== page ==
KARACHI: After its inception last year, the much awaited celebration by Hum Auratein of the International Women’s Day in Pakistan – the ‘Aurat March’ – took place in various cities on Friday. Placards in hand, the gathering of all on the gender spectrum focused on marching for the rights of women and reclaiming public spaces.
Attended by a plethora of women who ranged from celebrities and social workers to philanthropists and students, the ‘Aurat March’ in Karachi, commenced at the iconic Frere Hall as a day filled with empowering speeches, poetry, song and dance. In what was a visibly larger gathering this year than the last, it was the theme of bringing justice to those on the peripheries.
On the dais, activist and classical dance exponent Sheema Kermani invited women to the platform to speak about the various injustices they have faced in various facets ranging from economical suppression – such as the recent movement of removing encroaching businesses from the Empress Market – to issues of intolerance and prejudice.
Keeping with the theme of walking for justice and rights, many of the attendees too used the event to creatively express themselves via various posters that explored the issues they have faced in many ways. While some looked at it from the lens of patriarchy, gender and normativity, others questioned the rising discrimination against women around the nation.
Amongst such posters and chants, attendees such as Sharmeen Obaid-Chinoy also brought into light cases such as that of Afzal Kohistani through her poster, which spoke about the man who was responsible for exposing the Kohistan video scandal and was later murdered for it.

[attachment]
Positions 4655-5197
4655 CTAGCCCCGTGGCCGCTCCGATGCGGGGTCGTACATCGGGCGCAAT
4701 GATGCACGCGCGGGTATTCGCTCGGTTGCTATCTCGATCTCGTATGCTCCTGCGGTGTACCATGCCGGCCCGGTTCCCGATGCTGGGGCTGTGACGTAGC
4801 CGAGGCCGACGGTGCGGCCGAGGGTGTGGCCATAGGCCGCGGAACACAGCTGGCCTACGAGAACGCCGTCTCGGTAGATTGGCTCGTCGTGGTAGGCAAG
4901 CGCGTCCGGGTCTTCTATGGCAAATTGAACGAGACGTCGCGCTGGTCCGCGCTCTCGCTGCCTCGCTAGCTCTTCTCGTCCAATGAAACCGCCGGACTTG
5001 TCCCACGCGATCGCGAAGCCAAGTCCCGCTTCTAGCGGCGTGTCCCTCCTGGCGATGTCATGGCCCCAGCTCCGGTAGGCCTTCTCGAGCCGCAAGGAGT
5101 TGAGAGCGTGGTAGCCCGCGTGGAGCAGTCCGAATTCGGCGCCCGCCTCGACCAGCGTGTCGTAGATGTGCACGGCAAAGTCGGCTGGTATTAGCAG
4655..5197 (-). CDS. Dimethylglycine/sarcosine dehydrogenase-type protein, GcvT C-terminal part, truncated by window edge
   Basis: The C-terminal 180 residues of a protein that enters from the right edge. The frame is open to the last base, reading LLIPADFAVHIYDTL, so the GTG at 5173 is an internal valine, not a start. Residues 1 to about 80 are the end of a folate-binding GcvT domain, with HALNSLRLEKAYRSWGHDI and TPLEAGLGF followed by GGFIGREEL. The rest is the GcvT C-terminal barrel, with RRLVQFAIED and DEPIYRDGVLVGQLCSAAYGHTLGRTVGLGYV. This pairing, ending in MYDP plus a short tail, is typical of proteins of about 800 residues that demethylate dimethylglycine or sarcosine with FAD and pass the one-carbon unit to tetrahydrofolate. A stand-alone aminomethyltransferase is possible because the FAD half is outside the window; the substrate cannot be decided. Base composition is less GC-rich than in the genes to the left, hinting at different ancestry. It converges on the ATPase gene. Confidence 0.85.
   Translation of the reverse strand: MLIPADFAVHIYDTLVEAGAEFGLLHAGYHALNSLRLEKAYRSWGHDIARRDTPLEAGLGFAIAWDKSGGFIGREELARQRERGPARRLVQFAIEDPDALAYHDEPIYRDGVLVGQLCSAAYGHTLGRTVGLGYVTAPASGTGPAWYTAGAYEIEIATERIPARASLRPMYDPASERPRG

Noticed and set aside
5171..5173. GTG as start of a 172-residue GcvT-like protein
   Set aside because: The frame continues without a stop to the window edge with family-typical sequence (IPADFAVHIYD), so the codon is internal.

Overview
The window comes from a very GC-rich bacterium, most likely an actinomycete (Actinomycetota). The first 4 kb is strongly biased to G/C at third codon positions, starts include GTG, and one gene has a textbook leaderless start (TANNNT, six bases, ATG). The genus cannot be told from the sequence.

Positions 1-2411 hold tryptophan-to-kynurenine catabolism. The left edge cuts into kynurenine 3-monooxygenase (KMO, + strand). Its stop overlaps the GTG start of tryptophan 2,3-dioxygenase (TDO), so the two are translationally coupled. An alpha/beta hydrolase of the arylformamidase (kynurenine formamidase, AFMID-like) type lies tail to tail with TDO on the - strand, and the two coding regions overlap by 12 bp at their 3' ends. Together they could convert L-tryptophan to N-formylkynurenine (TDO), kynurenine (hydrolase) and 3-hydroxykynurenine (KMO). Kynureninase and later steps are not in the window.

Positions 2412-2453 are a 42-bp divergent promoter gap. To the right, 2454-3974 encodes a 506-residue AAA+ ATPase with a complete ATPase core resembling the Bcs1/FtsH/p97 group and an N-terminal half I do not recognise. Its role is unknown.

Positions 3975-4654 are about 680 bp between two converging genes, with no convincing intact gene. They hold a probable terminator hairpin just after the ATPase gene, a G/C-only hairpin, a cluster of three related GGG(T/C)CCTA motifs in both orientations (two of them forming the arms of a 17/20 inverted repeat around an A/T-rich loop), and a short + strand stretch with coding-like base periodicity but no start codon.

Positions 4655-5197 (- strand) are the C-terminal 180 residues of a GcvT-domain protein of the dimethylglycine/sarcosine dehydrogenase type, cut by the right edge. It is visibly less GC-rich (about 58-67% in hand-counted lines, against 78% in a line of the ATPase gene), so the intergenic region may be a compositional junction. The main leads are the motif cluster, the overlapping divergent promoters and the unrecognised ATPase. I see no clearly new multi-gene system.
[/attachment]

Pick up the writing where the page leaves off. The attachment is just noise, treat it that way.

Speaking about the event and the need for it to Instep, the Oscar-winning filmmaker talked about the importance of reclaiming public spaces.
“It’s very important for women across Pakistan, coming out on International Women’s Day. We need to reclaim our parks, streets, our public transportation, and we need to be visible,” Sharmeen said. “We can’t be hiding in our homes any longer; it’s 2019 and the time has arrived for the Pakistani woman to be everywhere.”
Sharing the same belief, fashion designer, activist and co-founder of The Pink Tree Company, Mohsin Sayeed also talked about the need for people to come out in support of such events even more.
“We were here last year and it was great. So many women dancing, singing and just being themselves,” Mohsin said. “Today, we’re here again and we’re participating with our posters and slogans. I am here because I am half for women too; all men are half-woman, they should understand that and realize that the tides have changed.”
Like Sayeed, many more from the media industry too came out in support of the ‘Aurat March’ in a bid to raise awareness that truly, the times are calling for clarity and justice to be served. One such voice was Moor filmmaker Jami, who after shedding light on the predatory nature of the film industry has become an active voice against sexual harassment in the media industry.
“Well, I am here because you know I am quite involved now in speaking out against wrongdoings in the industry,” Jami said. “We had to be here because we can’t be stuck with a mindset that is 200 years old. Secondly, I am here because with the #MeToo movement growing momentum in Pakistan, we need to push it forward.”
In line with a similar discourse about the need for men to be allies for women, actor Adnan Malik spoke to Instep about the importance of support for such events by men.
“If we want to progress as a country and even as a race, it’s really important that men stand by women They don’t have to lead,” Adnan said. “You know, so many people say that we don’t need to have a woman’s day or an ‘Aurat March’ because it’s something that is a part of our everyday life, but unfortunately it isn’t the case right now. I really want more men to come out and be allies. It’s really important this time to be in support of our women so that the country can move forward.”
With the sun setting, the event continued with its march despite the authorities using Pakistan Super League (PSL) festivities as a reason to not allow the marchers to go on the designated route. The ‘Aurat March’ organisers then rerouted the walk to another direction and continued their peaceful protest.